3 Reasons You Are Vulnerable and Probably Need Identity Theft Insurance
Identity theft is one of those problems that people don’t like to think about. The general mindset is, “Identity theft only happens to other people; it could never happen to me.” If this is your way of thinking, we can’t begin to explain how wrong you are.
According to Javelin’s 2016 Identity Fraud Study, over 13 million U.S. residents were the victims of identity theft in 2015, and it was the top consumer complaint to the FTC. The scariest part is that experts forecast identity theft to become more prevalent in the coming years given the amount of public information that is available online about each and every one of us.
The following are three reasons why you are likely to be vulnerable to identity theft, and should consider employing identity theft insurance.
Why You Likely Need Identity Theft Insurance
1) Your social media accounts
Facebook, Twitter, and LinkedIn (among others) have become a part of our everyday lives.
The business model behind social media encourages users to input as much personal detail as possible in order to closely target these users with appropriate ads. Most of us are happy to do so in order to gain access to the platforms, but don’t realize the risk we are taking.
Hackers can easily exploit the personal data that is on social media websites to imitate you and steal your identity. Most people forget to log out of an active Facebook session, and are not aware that you can set up notifications to receive login alerts.A few basic pieces of information like your birth date, address, and place of work may be enough for criminals to apply for a credit card or gain access to your bank account. If this happens to you and you don’t have identity theft insurance, you may be liable for charges that thieves rack up in your name. Click here to read more about how to protect your identity on social media.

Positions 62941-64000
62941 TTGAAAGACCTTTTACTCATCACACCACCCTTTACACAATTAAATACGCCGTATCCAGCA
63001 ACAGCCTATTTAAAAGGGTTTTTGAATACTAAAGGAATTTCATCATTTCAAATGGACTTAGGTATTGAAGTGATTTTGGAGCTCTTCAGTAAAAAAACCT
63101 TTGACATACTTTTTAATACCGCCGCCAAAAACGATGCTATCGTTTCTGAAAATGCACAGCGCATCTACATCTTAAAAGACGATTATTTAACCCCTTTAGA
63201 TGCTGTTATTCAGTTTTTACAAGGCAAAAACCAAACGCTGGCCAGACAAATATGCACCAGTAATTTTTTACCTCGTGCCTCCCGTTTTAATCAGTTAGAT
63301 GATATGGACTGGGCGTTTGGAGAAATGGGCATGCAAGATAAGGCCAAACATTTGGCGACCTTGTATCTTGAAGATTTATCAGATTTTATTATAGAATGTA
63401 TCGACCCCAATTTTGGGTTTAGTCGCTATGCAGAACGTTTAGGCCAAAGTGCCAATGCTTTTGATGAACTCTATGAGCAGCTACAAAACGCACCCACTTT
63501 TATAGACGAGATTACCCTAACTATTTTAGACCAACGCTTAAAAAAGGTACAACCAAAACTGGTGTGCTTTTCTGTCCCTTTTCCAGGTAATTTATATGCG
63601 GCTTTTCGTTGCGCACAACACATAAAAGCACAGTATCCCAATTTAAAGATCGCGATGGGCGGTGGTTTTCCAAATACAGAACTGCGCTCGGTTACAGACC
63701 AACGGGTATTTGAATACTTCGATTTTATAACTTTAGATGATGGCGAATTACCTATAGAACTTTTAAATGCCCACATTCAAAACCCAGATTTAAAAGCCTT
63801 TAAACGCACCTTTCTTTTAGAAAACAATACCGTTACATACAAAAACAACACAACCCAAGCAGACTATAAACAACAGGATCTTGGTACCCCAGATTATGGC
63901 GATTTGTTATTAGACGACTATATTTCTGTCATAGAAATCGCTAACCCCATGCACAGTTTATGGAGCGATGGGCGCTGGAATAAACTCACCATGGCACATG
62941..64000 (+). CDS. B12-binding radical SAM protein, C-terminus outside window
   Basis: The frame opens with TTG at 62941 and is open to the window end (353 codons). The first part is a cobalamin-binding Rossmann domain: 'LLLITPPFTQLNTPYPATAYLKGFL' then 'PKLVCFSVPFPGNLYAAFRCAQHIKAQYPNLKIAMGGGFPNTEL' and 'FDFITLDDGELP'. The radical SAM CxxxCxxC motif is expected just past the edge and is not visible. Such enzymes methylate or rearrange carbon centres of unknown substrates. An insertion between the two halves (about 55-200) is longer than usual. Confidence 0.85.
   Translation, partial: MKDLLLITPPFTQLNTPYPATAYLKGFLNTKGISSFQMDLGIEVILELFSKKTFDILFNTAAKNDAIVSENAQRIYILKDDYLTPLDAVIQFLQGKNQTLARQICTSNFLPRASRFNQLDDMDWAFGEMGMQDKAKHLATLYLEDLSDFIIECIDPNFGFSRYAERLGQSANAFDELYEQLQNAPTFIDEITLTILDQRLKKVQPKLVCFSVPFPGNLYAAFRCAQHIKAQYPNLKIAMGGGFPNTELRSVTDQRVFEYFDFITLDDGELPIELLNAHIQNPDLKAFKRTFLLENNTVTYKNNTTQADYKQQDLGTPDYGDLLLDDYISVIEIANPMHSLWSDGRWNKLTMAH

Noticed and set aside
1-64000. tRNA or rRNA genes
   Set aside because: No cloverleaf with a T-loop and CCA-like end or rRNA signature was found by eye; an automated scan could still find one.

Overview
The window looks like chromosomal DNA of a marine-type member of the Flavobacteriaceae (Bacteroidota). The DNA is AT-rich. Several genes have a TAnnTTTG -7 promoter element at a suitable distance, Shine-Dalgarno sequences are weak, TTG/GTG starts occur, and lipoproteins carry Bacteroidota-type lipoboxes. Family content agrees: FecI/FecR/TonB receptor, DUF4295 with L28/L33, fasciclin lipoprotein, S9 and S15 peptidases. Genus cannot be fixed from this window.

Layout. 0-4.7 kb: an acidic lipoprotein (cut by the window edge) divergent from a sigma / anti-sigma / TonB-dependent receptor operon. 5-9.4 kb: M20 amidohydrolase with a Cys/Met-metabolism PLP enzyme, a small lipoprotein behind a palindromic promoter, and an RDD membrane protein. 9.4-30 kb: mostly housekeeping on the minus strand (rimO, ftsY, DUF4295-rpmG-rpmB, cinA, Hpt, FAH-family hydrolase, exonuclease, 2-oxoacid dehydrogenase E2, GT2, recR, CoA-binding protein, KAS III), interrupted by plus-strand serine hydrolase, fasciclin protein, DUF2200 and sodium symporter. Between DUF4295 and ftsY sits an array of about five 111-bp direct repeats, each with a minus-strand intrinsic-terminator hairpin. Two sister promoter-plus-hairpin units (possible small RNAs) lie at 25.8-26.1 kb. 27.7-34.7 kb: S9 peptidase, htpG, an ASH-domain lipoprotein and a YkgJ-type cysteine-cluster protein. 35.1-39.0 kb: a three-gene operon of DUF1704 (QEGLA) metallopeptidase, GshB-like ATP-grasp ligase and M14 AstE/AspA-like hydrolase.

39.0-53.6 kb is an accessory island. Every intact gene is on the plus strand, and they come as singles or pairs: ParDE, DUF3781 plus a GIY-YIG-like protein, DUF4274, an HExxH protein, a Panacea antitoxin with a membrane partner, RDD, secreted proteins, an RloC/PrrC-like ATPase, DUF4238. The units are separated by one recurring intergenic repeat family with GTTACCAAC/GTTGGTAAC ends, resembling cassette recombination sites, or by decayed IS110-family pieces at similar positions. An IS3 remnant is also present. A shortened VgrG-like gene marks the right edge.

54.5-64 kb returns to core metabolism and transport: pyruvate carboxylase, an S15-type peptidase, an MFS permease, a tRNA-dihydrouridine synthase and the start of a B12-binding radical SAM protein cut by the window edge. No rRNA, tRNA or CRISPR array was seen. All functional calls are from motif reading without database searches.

2) Vulnerabilities in your email account
Another vulnerable part of our digital lives is our email accounts. It may surprise you to know how many people have had their Gmail account hacked. While this may not seem like a big deal, you should consider how much information you have in your email account. Run LogDog’sInbox Detective to find out what valuable information is just sitting in your inbox.
One way to protect yourself is to use at least 3 different email addresses. Use the first one to receive emails from important sites, such as PayPal and Amazon; use the second one to receive emails from unimportant sites and apps; and use the third one (from a different email provider, such as Outlook) to receive your password-reset emails in case the first one (e.g. Gmail) is hacked.You can learn more about protecting your Gmail account from being hacked here.
3) The threat of credit card theft
Credit card theft is by far the biggest threat to those that don’t have identity theft insurance. Not only is credit card theft becoming increasingly common (and easy for criminals), it can wreak serious havoc on victims’ lives, permanently damaging their credit scores and forcing them to fight with banks to repair their reputations.
When you buy products online without any sort of credit protection, you are taking a huge risk by putting your financial life in someone else’s hands and potentially exposing yourself to identity theft. If an online shopping site only allows you to make payment with credit cards, then you should use a virtual credit card instead. It is also worth downloading a credit monitoring service, which will help you stay safe, no matter how you pay online.
How to Protect Yourself Against Identity Criminals
While identity theft insurance can help you recoup some of your lost money, the best way to protect yourself against identity theft is by taking these basic identity protection measures:
- Don’t let web browsers store your passwords
- Turn on 2-step authentication whenever possible.
- Do not store your critical passwords in the cloud.
- Check domain names carefully for fake URLs
- Use password management software
- Don’t log in on someone else’s computer
- Don’t use public Wi-Fi, hotspots, or free VPNs
- Don’t send sensitive data via unencrypted connections
- Protect all your devices with firewalls and anti-virus software
- Keep your operating systems up-to-date with the latest security updates
- When you leave your computer or phone, remember to log out of all your apps
- Download LogDog’s comprehensive protection app for iOS or Android
Overall, the threat of identity theft is real and should be taken seriously. If you are looking for steps and information on what you can do to better protect against identity theft, then follow our blog for more advanced guidelines